Bonds to the Rescue. In a (modi)fied move, Govt. chose to galvanize the sputtered economic engine, not by any ordinary direct stimulus, but by a smart indirect, that too a leveraged one that has the potential to have a dramatic multiplier effect on the economy. Capital bazooka is not just about Rs 2.1tn, but multiple times of that if the lending picks up on the ground as the Govt. hopes. If Govt. had taken the path of any direct stimulus, not only it would have invited criticism from fiscal hawks, its impact would have been mere transitory. Smart thing about this is, it is a stimulus disguised in much needed reform measures for NPA resolution. But the story goes beyond that. On the face of it, this massive recapitalization move comes across like a marvelous engineering where there appears to be no losers, only winners. Or is it just another round-trip trick? Let us look at some of the hard facts to understand this.
First, the Financial Engineering:
How about infusing massive funds into bad-debt laden public sector banks without actually moving any real cash? Apparently, it looks like banks are going to fund their own bail-outs. One may call it a financial jugglery or sophisticated financial engineering. But that is what is at the heart of this bank recapitalization plan. It is a cash neutral plan. But still, it raises capital of the banks in the liability side. Instead of cash, what get stuffed in the asset side are the recap bonds that will be issued by the Govt. or any other intermediary on behalf of the Govt. If they are perpetual bonds (details are being still worked out), what will hit the fiscal numbers will only be the annual interest cost, which is unlikely to be more than 7-8K cr. It is another matter that Govt. can save even that by going in for zero coupon bonds. The new capital that has come into the bank can be used to take the haircuts on the stressed assets and what is left can be used to spur the lending. That is the grand plan. It is interesting to note that Govt. resorted to such recap bonds in the 90s. These bonds were neither tradable nor qualified for SLR (Statutory Liquidity Ratio as mandated by RBI), but later converted into equity or perpetual bonds. This historic perspective is critical to foresee what sort of details is likely to come out in the coming days. It is unlikely that the Govt. will make the recap bonds tradable as they may crowd out private investment.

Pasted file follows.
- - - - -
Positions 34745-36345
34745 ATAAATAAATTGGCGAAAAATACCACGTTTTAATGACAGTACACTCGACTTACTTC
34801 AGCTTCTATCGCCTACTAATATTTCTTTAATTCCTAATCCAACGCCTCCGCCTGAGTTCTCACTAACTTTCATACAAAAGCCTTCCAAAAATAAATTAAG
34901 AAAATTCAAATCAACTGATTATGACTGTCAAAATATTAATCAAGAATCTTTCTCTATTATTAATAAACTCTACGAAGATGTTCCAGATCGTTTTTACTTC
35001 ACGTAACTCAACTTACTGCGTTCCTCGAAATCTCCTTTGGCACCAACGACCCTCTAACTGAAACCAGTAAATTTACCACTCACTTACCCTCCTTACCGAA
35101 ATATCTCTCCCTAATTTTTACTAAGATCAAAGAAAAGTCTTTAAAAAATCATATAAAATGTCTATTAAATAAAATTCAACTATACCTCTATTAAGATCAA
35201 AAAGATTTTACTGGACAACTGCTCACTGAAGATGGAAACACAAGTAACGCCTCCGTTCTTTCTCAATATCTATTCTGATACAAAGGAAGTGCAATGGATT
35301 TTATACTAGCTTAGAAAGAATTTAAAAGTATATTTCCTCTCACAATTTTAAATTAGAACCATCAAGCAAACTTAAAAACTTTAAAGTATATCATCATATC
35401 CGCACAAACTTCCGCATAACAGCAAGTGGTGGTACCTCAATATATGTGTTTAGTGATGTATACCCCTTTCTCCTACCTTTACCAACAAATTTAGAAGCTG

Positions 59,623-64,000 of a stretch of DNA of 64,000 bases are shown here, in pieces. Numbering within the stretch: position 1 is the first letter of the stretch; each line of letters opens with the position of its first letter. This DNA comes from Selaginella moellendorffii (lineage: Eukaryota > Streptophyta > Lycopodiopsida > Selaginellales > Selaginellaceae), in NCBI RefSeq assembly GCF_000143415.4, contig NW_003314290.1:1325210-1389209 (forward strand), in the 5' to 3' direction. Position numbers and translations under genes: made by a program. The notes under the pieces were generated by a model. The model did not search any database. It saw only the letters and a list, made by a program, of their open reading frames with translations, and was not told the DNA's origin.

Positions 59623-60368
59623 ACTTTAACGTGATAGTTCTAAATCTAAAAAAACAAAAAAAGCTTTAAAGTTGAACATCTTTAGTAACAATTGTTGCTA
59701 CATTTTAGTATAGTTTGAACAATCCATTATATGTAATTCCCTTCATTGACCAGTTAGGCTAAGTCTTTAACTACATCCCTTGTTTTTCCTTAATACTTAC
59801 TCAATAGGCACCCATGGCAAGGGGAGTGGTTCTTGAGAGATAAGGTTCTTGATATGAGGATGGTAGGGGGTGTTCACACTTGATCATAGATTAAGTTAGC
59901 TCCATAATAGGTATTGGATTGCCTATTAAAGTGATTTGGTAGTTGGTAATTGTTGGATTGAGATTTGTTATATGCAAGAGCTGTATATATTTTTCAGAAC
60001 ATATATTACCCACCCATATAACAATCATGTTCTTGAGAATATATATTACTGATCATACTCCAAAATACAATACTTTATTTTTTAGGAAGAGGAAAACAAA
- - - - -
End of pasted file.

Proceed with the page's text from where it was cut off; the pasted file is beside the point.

Cost to the Banks:
In this cash-neutral plan explained above, everyone looks like a winner with no one incurring sizable costs. It will be naïve to assume that such a massive exercise can be done without paying the pertinent dues. To understand the real costs, one has to scratch a little and dig deeper. There appears no free lunch for anyone in the chain. Let us take the case of banks. Cost to the banks come in two forms. First, the erosion in bank’s current bond portfolio because of expected rise in 10 year yields (early signs of which are already visible with ten year G-sec yield moving up by over 10 to 15 bps post the announcement) and second, more importantly, the rise in cost of funding (liabilities) and its impact on profitability (reduction in net interest margin) as markets start demanding higher yield from banks that are stuffed with sizable recap bonds.
Cost to the shareholders:
For shareholders, the biggest risk comes from potential dilution in their holding because of the massive infusion. One should be wary of smaller PSU banks with large stressed assets as the dilution can be as high as 50%+ in the book value, even assuming 20% premium to the current price at which the infusion happens. This would mean the upside potential is low even for banks that are trading at a significant discount to the adjusted book value. Driven by this massive dilution, we expect significant increase in Govt.’s ownership in PSB stack. GOI’s ownership in many of the small and mid-sized banks to shoot up to near 90% as the total capital infusion is estimated to be close to the current market cap for much of these banks (excluding the large banks such as SBI and BOB).
Still, Everyone Can Win:
Strange thing with this bank stimulus is that it can boost confidence which in turn can spur growth that can in turn fuel write-backs in the banking system (reduction of NPA) and so on in a upward spiral fashion. Who knows, like the TARP (Troubled Assets Relief Program) in 2008 in US, this spiral can even lead to Govt. eventually making money from the recap bonds. So much so for the financial engineering and that explains why the field of finance will continue to be fascinating for folks like us for long time to come.
Interesting time to watch out for!